BANGLADESH AND THE ’71 END-GAME

Bangladeshis celebrate their 40th Victory Day anniversary in Dhaka
Share this with your friends

facebooktwittergoogle_plusmail

It must count as one of the most memorable messages ever to finish a war. As he entered Dhaka on the morning of 16 December 1971, Major General Gandharv Nagra sent his ADC with the adjutant of the 2nd Paras, the first Indian battalion to have reached the city, to the Cantonment with a truce flag and a message for the Pakistani general, AK Niazi: “My dear Abdullah, I am here. The game is up. I suggest you give yourself up to me and I will look after you.” Nagra had known Niazi from his days as a military advisor to the Indian High Commission in Karachi and on that December morning in Dhaka the game was indeed up.

At 4.31 pm that evening, Niazi formally surrendered to the Indian Army with 93,000 Pakistani troops; the two-nation theory was, once and for all, discredited; Pakistan was cut into two and the birth of a new nation had been midwifed.

Forty years after that heady day in Dhaka when Sikh and Gorkha soldiers danced with delirious Bengalis to the chants of ‘Joi Bangla’, much has been written about how India won the war but lost the peace, about how Zulfiqar Ali Bhutto outwitted Indira Gandhi at Shimla and how 1971 became the justification for a new phase of Pakistani aggression starting in the late-1970s and the dagger in the hearts of an entire generation of humiliated Pakistani Army officers right down to Kargil (this was how Musharraf justified it at his famous breakfast meeting with editors in Agra).

The Pakistani reaction would not be surprising to anyone familiar with the history of warfare (you only have to think of Versailles) but what about Bangladesh? Bangladesh was born as a reaction to Pakistani high-handedness, its Mukti Bahini received life-giving succor in India and the new nation aspired to be precisely what Pakistan was not: a secular nation not defined by a nihilistic drive to be the anti-Indian Other, a nation bounded by Bengali-ness and language, not one limited by the tentacles of religious identity politics.

Yet, within ten years of its creation Bangladesh was to turn into a virtual mirror-image again of Pakistan. Beginning with the assassination of Mujibur-Rehman in 1975 which saw the return of the Army and religious forces that had opposed break-up with Pakistan, Bangladesh, despite a semblance of democracy under General Ershad in the late-1980s, was condemned to remain largely under the thumb of the Army until its first truly free election in 1991. The secularism enshrined in its new constitution after the 1971 war was removed in 1977 by General Ziaur Rahman and Army rule, like in Pakistan, went hand-in-hand with the growth of political Islam.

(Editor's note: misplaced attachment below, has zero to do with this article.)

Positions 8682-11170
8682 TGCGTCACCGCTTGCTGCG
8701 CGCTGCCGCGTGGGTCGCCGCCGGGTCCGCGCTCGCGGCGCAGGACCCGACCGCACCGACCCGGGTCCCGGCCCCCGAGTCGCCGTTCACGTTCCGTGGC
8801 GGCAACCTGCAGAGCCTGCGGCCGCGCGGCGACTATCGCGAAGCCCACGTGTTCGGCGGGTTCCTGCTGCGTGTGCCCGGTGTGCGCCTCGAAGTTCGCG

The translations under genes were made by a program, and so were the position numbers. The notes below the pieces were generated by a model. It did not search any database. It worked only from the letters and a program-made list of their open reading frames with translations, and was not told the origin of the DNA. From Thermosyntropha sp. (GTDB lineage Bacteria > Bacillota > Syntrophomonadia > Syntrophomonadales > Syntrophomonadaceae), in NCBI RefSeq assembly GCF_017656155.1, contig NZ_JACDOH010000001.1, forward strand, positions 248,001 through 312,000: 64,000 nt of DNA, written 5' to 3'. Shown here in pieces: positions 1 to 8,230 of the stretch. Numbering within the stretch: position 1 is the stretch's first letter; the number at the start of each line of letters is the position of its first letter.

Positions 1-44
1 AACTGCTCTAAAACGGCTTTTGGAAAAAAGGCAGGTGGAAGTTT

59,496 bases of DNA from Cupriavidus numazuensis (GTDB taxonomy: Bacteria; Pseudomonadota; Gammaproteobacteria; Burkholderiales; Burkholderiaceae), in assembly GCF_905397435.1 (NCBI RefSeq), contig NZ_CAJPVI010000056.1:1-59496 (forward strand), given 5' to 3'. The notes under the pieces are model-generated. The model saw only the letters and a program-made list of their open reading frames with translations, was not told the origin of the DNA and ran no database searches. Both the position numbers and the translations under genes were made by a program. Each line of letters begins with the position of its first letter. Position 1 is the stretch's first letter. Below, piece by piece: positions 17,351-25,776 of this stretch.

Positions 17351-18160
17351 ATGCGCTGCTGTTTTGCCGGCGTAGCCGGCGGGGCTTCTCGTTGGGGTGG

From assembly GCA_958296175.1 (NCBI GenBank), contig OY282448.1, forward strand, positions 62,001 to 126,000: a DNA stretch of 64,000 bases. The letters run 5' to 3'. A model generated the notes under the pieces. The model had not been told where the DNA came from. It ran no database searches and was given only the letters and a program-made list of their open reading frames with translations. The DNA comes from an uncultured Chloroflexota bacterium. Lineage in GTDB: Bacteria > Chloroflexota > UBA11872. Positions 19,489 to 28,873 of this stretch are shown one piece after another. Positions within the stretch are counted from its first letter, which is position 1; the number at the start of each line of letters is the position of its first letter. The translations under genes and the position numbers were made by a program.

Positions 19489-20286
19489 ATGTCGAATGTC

Only in recent years have the courts turned the clock back with the Bangladeshi Supreme Court in February 2010 repealing the notorious Fifth Amendment to the country’s Constitution that had legalised the martial law of the 1970s and the deletion of secularism from its pages, arguing that it had “destroyed one of the basis of our struggle for freedom and also changed the basic character of the Republic.”

In March this year, exactly 40 years after the Pakistani Army massacres that began the militant phase of the resistance and culminated in the creation of Bangladesh, a senior Bangladeshi cabinet minister in Dhaka recounted to me in stark detail his ghastly memories of March 25, 1971, the day when the Pakistan Army began its infamous Operation Searchlight. It was designed to crush Bengali nationalism in the major cities but instead ignited a revolution. The memory of those terrible massacres is still a haunting presence for this generation of Bangladesh’s leaders; all the more reason why the trajectory of its politics since 1971 has been so perplexing for India, until Sheikh Hasina’s decision to re-engage with New Delhi, that is.

Despite cultural affinities, extending a hand of friendship to India still carries political risks in Dhaka. This is why Sheikh Hasina’s minders cancelled her planned trip to Kolkata after her historic “transformational” visit to New Delhi in January 2010, arguing that even a 24-hour delay in returning to Dhaka and explaining her position would allow the Opposition to paint it as a sellout to India – as indeed the BNP did.

The strategic case for India’s re-engagement with Bangladesh is obvious, but so is the economic argument. The North-Eastern states bordering the tribal districts of Bangladesh and the border districts of West Bengal were economically tied at the hip with those on the other side before Partition. Both were hit badly by the rupturing of trade linkages. At 4,096 kilometers, India’s Bangladesh border is its largest and both countries share as many as 54 rivers.

This is why Mamata Bannerjee’s brinkmanship in September over the sharing of the Teesta and the Feni may have won her some local brownie points but was terrible for India’s strategic interests. It took the sheen of the paradigm shift that Manmohan Singh was hoping to seal in Dhaka with Sheikh Hasina.

Since 2010, India has extended a $1 billion credit line to Bangladesh for infrastructure, and bilateral trade has more than doubled from $2.1 billion in 2005-06 to over $5 billion in 2010-11.

These are the building blocks of a new partnership but make no mistake, the game that started in Dhaka in 1971 is by no means over.